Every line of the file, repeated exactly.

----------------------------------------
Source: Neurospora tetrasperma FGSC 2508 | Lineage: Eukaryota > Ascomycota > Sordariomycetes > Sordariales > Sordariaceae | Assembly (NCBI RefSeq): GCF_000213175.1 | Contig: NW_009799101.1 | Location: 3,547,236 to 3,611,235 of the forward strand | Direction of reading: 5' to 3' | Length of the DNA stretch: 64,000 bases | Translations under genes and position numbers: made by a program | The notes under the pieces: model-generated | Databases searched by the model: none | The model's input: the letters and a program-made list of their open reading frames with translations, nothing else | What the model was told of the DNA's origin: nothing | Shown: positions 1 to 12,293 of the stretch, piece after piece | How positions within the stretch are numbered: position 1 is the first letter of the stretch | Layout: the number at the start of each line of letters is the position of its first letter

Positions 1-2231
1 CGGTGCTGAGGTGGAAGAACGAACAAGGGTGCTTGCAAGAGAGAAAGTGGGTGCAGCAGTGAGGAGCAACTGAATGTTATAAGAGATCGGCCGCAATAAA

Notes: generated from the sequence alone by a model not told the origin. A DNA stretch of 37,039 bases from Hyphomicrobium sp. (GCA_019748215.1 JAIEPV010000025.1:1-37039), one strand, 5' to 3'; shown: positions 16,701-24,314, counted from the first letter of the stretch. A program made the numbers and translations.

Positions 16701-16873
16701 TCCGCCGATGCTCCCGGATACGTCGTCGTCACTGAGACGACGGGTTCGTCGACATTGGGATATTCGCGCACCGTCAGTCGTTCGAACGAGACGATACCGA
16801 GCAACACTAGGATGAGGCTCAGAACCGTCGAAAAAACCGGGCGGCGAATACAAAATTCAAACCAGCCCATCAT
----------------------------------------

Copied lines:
Source: Neurospora tetrasperma FGSC 2508 | Lineage: Eukaryota > Ascomycota > Sordariomycetes > Sordariales > Sordariaceae | Assembly (NCBI RefSeq): GCF_000213175.1 | Contig: NW_009799101.1 | Location: 3,547,236 to 3,611,235 of the forward strand | Direction of reading: 5' to 3' | Length of the DNA stretch: 64,000 bases | Translations under genes and position numbers: made by a program | The notes under the pieces: model-generated | Databases searched by the model: none | The model's input: the letters and a program-made list of their open reading frames with translations, nothing else | What the model was told of the DNA's origin: nothing | Shown: positions 1 to 12,293 of the stretch, piece after piece | How positions within the stretch are numbered: position 1 is the first letter of the stretch | Layout: the number at the start of each line of letters is the position of its first letter

Positions 1-2231
1 CGGTGCTGAGGTGGAAGAACGAACAAGGGTGCTTGCAAGAGAGAAAGTGGGTGCAGCAGTGAGGAGCAACTGAATGTTATAAGAGATCGGCCGCAATAAA

Notes: generated from the sequence alone by a model not told the origin. A DNA stretch of 37,039 bases from Hyphomicrobium sp. (GCA_019748215.1 JAIEPV010000025.1:1-37039), one strand, 5' to 3'; shown: positions 16,701-24,314, counted from the first letter of the stretch. A program made the numbers and translations.

Positions 16701-16873
16701 TCCGCCGATGCTCCCGGATACGTCGTCGTCACTGAGACGACGGGTTCGTCGACATTGGGATATTCGCGCACCGTCAGTCGTTCGAACGAGACGATACCGA
16801 GCAACACTAGGATGAGGCTCAGAACCGTCGAAAAAACCGGGCGGCGAATACAAAATTCAAACCAGCCCATCAT